Front Mission OSV

[back cover]
Catalog Number: PSCN-5019 (reprint NTCP-5019)
Released On: February 25, 1995 (reprint October 1, 2004)
Composed By: Yoko Shimomura, Noriko Matsueda
Arranged By: Yoko Shimomura, Noriko Matsueda
Published By: NTT Publishing
Recorded At: Unknown
Format: 1 CD

01 - Minefield
02 - Canyon Crow
03 - Rise to Action
04 - Advanced Guard
05 - Mercenaries
06 - Take the Offensive
07 - The Evils of War
08 - Decline
09 - Force Stall
10 - Manifold Irons
11 - Bloody Temperature
12 - Relative Thinking
13 - Holic Shot
14 - Hard Drug
15 - More and More
16 - Win Back
17 - Raise a Flag
18 - The General Situation
19 - Shallow Twighlight
20 - Optical City
21 - Coaxial Town
22 - Field Hospital
23 - Arena
24 - Shop
25 - Bar
26 - Setting Up
27 - Military Government
28 - Ominous
29 - Martial Ecologist
30 - Rage! Rage! Rage!
31 - Tension
32 - A Person Easily Elated
33 - Kalen
34 - Elegie
35 - Natalie
36 - Fear
37 - Terrible Destiny
38 - Mad Pressure
39 - Destructive Logic
40 - Defeat
41 - Within Living Memory...
42 - Next Resolution
Total Time:

The Front Mission OSV is a very good soundtrack featuring my two favorite female composers: Yoko Shimomura and Noriko Matsueda. The music has a clear futuristic-militaristic style to fit the kind of strategy-RPG that Front Mission is.

I think it would be fair to say that the FM OSV is one of my favourite SNES soundtracks from Squaresoft. The best tracks are from Shimomura, like the majestic "Take The Offensive." I really like the flavor of her more electronic tracks, like "Canyon Crow." It’s decidedly different from her later electronic output. While Parasite Eve and Legend Of Mana used some dark techno, Front Mission uses more EBM/industrial kind of beats. The aforementioned "Canyon Crow" and other tracks like "Coaxial Town" and "Setting Up" wouldn’t be out of place on a Front Line Assembly album, for example.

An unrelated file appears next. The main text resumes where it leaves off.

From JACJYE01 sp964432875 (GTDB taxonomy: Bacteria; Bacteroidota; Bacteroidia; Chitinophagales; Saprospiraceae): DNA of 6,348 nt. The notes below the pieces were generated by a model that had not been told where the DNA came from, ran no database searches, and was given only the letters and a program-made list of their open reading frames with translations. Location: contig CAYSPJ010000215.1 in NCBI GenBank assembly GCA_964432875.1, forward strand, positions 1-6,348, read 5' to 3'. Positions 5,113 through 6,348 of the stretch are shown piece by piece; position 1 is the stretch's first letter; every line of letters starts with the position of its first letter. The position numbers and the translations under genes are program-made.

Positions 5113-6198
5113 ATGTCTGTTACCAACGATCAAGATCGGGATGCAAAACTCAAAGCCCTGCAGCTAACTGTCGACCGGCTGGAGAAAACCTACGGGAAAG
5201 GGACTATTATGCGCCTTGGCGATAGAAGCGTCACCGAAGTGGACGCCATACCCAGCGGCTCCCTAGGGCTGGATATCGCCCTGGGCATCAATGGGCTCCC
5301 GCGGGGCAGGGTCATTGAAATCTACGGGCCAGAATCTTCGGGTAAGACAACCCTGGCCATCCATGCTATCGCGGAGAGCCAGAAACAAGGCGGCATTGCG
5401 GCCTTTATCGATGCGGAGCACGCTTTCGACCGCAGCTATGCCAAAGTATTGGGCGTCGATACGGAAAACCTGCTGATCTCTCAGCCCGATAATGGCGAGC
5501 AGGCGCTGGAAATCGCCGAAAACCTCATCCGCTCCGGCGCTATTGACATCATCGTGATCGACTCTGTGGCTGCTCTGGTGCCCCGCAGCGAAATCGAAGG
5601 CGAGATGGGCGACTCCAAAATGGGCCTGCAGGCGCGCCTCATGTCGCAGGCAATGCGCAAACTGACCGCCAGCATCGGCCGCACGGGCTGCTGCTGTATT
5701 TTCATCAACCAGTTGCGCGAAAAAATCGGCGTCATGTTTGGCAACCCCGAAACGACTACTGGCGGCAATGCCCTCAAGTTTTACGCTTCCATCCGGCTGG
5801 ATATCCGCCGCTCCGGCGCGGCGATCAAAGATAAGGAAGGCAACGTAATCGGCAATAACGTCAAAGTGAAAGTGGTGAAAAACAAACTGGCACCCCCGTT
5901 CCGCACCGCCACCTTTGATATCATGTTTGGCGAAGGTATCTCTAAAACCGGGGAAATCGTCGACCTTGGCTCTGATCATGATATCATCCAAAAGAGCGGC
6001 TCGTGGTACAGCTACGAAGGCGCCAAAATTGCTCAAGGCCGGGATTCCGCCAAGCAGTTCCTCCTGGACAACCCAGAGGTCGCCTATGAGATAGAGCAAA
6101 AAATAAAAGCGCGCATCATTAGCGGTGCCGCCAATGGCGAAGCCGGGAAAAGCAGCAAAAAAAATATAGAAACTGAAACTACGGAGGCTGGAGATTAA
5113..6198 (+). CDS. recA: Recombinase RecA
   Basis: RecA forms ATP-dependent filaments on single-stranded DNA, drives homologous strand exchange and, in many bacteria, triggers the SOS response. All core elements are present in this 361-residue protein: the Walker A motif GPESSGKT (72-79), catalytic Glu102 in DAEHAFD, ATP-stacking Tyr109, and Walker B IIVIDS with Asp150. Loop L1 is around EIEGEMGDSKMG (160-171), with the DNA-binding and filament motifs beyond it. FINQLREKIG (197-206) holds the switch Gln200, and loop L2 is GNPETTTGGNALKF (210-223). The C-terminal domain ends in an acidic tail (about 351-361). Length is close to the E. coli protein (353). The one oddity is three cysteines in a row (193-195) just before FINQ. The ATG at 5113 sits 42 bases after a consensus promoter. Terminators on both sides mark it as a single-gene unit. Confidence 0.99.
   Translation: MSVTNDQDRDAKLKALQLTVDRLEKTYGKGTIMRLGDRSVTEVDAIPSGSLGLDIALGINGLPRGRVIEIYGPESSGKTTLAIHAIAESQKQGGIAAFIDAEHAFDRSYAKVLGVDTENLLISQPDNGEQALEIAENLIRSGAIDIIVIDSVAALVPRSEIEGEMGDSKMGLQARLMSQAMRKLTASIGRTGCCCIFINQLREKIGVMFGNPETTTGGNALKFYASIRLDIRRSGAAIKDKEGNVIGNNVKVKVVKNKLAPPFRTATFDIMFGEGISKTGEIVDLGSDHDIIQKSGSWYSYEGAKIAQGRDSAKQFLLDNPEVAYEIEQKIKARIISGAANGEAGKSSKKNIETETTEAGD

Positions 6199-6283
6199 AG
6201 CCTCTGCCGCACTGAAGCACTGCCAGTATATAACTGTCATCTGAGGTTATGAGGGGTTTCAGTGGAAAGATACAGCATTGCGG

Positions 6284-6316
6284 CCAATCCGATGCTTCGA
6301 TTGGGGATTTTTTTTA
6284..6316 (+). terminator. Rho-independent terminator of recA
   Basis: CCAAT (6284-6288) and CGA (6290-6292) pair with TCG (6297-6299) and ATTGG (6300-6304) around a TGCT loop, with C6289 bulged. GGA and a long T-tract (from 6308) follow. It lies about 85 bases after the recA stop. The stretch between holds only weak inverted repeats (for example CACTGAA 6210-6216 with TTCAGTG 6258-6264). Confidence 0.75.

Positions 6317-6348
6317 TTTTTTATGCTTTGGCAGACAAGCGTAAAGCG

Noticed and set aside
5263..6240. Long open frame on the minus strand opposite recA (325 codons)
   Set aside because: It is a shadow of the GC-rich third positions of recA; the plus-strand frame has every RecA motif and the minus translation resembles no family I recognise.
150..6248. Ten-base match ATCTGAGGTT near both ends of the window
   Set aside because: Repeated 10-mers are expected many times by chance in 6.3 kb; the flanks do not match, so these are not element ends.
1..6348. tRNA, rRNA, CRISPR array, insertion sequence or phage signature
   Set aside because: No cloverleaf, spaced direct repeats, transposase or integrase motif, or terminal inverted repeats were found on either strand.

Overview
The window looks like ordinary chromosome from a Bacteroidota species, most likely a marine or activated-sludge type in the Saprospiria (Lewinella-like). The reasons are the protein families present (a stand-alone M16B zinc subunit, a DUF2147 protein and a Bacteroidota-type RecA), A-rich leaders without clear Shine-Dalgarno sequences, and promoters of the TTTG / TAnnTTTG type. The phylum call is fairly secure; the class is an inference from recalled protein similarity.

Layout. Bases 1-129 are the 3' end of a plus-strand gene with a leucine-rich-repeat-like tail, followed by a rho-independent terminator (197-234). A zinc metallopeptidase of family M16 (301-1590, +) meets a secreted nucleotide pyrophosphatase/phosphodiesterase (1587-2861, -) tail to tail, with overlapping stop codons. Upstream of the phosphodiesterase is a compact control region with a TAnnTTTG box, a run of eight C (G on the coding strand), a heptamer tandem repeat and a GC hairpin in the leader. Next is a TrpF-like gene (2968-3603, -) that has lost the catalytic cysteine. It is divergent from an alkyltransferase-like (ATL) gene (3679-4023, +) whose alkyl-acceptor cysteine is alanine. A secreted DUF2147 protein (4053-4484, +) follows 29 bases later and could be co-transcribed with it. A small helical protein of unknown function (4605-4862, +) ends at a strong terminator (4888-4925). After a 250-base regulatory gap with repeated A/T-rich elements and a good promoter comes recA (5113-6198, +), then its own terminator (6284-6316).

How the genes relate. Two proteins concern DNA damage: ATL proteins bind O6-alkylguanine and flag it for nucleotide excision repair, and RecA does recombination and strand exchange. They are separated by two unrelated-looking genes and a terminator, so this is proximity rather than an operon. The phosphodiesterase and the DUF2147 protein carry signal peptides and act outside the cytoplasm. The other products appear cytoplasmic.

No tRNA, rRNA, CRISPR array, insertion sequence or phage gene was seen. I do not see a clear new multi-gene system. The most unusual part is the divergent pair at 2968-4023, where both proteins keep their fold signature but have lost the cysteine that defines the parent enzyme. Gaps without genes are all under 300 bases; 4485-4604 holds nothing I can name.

Matsueda takes care of the calmer themes. Her "Optical City" is very beautiful. She also made some faster themes like "Rise To Action" and the deliciously dark "Relative Thinking." But where Matsueda really shines is on the jazzier tracks like "Shop" and "Bar." In fact, I have a bold statement to make; I think that her "Shop" is one of the best pieces of jazz ever heard in a game! It’s just so incredibly funky I can’t see how anyone can dislike it. Even though Shimomura took the spotlight on this album and delivered the higher percentage of memorable themes, I still feel that Matsueda made some very brilliant and important contributions. The composers complement each other very well, and the OST probably wouldn’t have turned out this well if any of them had been asked to do it single-handedly. I think that this was actually Matsueda’s first game music project, and knowing that just makes the impression greater.

In conclusion I would like to say that this CD is a very cool addition to anyone’s collection. Even though it is hard to find nowadays, it is sure worth looking out for if you enjoy some nice, fast techno or smooth jazz. A great soundtrack! I just hope that Shimomura and Matsueda will team up sometime again with their new matured abilities and experience. It would no doubt be interesting to see what they would come up with.

Reviewed by: Daniel Kalabakov